Hedy Lamarr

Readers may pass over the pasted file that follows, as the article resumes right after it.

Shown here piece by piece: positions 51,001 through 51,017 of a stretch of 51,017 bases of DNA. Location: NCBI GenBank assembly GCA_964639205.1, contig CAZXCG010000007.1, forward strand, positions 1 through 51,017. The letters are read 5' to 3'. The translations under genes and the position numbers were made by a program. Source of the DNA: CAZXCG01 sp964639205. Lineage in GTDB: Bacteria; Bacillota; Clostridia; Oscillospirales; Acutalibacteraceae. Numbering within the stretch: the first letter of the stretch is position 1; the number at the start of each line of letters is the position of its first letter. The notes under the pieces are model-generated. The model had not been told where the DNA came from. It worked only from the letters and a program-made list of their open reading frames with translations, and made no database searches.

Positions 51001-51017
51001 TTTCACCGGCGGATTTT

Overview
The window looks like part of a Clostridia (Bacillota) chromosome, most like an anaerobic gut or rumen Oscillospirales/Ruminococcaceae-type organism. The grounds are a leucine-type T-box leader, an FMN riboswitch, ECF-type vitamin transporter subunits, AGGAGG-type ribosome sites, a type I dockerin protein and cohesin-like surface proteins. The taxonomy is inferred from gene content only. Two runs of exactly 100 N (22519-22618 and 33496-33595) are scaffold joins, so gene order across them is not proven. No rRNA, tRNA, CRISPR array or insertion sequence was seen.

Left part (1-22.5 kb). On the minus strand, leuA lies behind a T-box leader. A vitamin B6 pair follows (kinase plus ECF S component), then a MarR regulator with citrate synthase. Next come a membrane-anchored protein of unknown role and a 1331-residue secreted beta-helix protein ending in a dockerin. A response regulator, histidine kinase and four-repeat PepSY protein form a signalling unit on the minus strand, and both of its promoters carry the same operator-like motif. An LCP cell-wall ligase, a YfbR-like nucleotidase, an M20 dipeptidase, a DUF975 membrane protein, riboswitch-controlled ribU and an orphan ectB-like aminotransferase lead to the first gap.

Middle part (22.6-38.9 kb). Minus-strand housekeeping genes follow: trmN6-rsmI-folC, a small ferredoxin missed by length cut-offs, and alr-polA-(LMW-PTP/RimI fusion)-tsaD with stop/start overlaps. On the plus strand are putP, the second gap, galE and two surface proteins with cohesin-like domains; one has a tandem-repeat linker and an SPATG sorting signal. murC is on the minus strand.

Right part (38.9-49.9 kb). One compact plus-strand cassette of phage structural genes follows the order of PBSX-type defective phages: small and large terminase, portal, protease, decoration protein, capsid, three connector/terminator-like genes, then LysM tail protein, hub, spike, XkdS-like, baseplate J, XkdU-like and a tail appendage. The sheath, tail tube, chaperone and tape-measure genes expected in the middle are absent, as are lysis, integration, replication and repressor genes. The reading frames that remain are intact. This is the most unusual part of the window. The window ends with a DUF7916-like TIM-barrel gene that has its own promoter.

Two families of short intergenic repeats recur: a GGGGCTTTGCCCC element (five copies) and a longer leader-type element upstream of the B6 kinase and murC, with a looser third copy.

Hedy Lamarr (Hedwig Eva Maria Keisler) (1914-2000) was an Austrian-American international movie star, and co-inventor of “frequency-hopping”. In 1932 the German film Exstase received a lot of attention; she left her husband (who sold arms to the Nazis) and moved to Hollywood to sign with MGM, quickly becoming a box-office sensation. In 1940 she met George Antheil, an American avant-garde composer who used synchronizers in his music. Together, they collaborated and co-invented a system that changed radio frequencies so that enemies could not detect missile signals during WWII. Hedy recalled her first marriage and having learned a lot about weapons, specifically torpedoes. Hedy and George received a patent for this “Secret Communication System” in 1941, and passed it along to the Navy, who put it to use decades later in 1962 during the Cuban Missile Crisis. The “spread spectrum” technology that Lamarr helped to invent paved the way for subsequent wireless devices.